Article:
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Potential Washout Turns Out Successfully As Fete's New Venue Acts as Rain Gear

Matthew Hersh

"Have Fete, will rain" could be an unofficial mantra for Princeton's annual country fair, known as the June Fete.

For years, the Auxiliary of the University Medical Center at Princeton and other Fete organizers have been bewildered by the usual occurrence of inclement weather. But this year, Fete principals decided to take action to prevent a disappointment, and it turned out to be something of a success.

This year's 51st annual June Fete moved to the opposite banks of Lake Carnegie to Princeton Stadium, and despite the cold, (and, need we say, rain?), the weather did not stymie the event as it has in the past. The mud was minimal, the pant cuffs weren't as drenched, and the realization set in that it doesn't matter if the forecast is 58 degrees with rain, the Fete will go on.

While final numbers have not yet been determined, and Fete organizers say it is difficult to quantify the immediate net financial success of the fair, they did say the event was a success and went off without a hitch.

"I know it was a financial success," said Betsy Sands, president of the Auxiliary. She estimated the event drew about 10,000 people, adding that the rain did not deter as many people as it normally would have in previous years.

The accommodations provided by the University helped keep costs low, she added.

Wet Fetes in the past have incurred as much as $18,000 of damage to the West Windsor playing fields, according to organizers.

Like the playing fields, use of the Princeton Stadium facility was without charge, but Ms. Sands said more was saved in the new location as a result of the University providing tents and restroom facilities.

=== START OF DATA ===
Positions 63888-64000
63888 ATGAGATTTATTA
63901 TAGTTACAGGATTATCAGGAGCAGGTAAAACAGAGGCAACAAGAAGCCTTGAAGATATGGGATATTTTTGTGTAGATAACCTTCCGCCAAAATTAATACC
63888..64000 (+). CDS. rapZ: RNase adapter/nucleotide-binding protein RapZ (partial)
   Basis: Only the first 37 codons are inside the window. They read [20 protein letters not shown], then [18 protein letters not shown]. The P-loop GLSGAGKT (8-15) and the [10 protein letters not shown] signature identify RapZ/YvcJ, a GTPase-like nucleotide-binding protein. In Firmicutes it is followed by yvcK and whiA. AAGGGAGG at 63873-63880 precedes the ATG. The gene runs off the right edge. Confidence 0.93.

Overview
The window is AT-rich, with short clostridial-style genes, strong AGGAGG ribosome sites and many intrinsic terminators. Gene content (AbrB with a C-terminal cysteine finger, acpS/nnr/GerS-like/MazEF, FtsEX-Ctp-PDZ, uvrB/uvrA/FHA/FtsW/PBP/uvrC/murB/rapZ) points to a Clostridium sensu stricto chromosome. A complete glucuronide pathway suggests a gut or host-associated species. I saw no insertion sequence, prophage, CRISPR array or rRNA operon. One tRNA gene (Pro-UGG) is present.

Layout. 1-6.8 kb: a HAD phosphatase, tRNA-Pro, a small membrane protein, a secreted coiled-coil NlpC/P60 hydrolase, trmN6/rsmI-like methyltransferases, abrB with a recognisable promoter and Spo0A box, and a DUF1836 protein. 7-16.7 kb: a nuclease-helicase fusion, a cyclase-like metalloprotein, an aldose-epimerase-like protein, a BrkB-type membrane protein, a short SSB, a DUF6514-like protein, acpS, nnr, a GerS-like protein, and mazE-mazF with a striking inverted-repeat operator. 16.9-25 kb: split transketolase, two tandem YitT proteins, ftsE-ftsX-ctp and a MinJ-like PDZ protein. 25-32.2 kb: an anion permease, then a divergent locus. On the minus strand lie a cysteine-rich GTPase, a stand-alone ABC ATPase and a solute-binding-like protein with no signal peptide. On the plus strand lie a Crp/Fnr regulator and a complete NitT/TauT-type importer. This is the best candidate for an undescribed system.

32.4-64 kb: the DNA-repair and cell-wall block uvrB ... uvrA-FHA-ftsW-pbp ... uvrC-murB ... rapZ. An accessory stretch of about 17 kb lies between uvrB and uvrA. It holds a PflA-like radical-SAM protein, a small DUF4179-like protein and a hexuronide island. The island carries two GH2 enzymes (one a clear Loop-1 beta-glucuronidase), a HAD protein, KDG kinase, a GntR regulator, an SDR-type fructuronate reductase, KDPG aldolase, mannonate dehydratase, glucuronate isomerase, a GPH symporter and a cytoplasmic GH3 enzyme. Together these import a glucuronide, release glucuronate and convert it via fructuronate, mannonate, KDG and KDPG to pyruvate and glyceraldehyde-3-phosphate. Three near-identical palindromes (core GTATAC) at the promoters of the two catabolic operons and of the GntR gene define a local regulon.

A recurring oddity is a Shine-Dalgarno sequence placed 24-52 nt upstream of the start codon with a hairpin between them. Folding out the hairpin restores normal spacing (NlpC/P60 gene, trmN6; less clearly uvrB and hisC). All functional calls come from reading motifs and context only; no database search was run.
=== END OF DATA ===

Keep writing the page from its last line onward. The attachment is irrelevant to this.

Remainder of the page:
The annual Fete dance, the "Moondance," sold out with 450 tickets at a $100-minimum donation, and the Volvo raffle netted $63,000 for the benefit of the Princeton HealthCare System's new Breast Health Center. Unlike previous years, the hospital had to absorb the cost of the car purchase, but this year's Volvo was donated by Long Motor Company.

However, the "Lane of Shops," which was set up along the green suffered from the unaccommodating weather, Ms. Sands said.

The 10K race also stumbled at 417 registered runners. The race has attracted more than 600 runners in past years.

One of the main attractions at the "Rocket Fete" was the Starship 2040, a prototype created at the National Aeronautics and Space Administration's Marshall Space Flight Center in Alabama that offered a glimpse of what space travel might be like in 2040.

Accompanying the exhibit was astronaut Story Musgrave, who, in addition to being a veteran of six space flights, worked for 17 years on the development of the Hubble Space Telescope.

Jody Erdman, who co-chaired the Fete with Karen Fein Kelly, said Dr. Musgrave's presentation about space exploration and the "lessons of life" was her "favorite" part of a year's worth of organizing.

"It's a year of your life, so it was very powerful," she said.

She said she would like to see the Fete take a long term residency in the stadium.

"There were some parking issues we have to iron out, but [overall], it was a good test and it worked really well," she said referring to some confusion as to how to access Lots 20 and 21 near the stadium.

Christine Calandra and Brooke Rossi have been chosen as co-chairs for the 2005 June Fete.

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